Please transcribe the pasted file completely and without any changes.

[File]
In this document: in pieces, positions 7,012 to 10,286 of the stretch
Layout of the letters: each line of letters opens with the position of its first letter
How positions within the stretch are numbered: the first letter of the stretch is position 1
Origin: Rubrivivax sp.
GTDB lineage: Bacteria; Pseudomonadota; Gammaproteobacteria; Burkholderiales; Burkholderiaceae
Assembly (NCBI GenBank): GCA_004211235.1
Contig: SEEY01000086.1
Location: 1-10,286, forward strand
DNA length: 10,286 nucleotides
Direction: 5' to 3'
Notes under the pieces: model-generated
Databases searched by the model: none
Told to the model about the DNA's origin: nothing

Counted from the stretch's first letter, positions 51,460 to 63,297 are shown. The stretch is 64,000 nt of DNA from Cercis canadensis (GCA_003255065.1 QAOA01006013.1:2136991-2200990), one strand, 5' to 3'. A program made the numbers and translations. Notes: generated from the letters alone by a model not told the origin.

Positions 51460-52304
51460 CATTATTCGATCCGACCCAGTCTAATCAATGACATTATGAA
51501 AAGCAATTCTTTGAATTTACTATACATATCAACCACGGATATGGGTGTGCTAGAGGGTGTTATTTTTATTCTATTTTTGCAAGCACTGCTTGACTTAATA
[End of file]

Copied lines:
In this document: in pieces, positions 7,012 to 10,286 of the stretch
Layout of the letters: each line of letters opens with the position of its first letter
How positions within the stretch are numbered: the first letter of the stretch is position 1
Origin: Rubrivivax sp.
GTDB lineage: Bacteria; Pseudomonadota; Gammaproteobacteria; Burkholderiales; Burkholderiaceae
Assembly (NCBI GenBank): GCA_004211235.1
Contig: SEEY01000086.1
Location: 1-10,286, forward strand
DNA length: 10,286 nucleotides
Direction: 5' to 3'
Notes under the pieces: model-generated
Databases searched by the model: none
Told to the model about the DNA's origin: nothing

Counted from the stretch's first letter, positions 51,460 to 63,297 are shown. The stretch is 64,000 nt of DNA from Cercis canadensis (GCA_003255065.1 QAOA01006013.1:2136991-2200990), one strand, 5' to 3'. A program made the numbers and translations. Notes: generated from the letters alone by a model not told the origin.

Positions 51460-52304
51460 CATTATTCGATCCGACCCAGTCTAATCAATGACATTATGAA
51501 AAGCAATTCTTTGAATTTACTATACATATCAACCACGGATATGGGTGTGCTAGAGGGTGTTATTTTTATTCTATTTTTGCAAGCACTGCTTGACTTAATA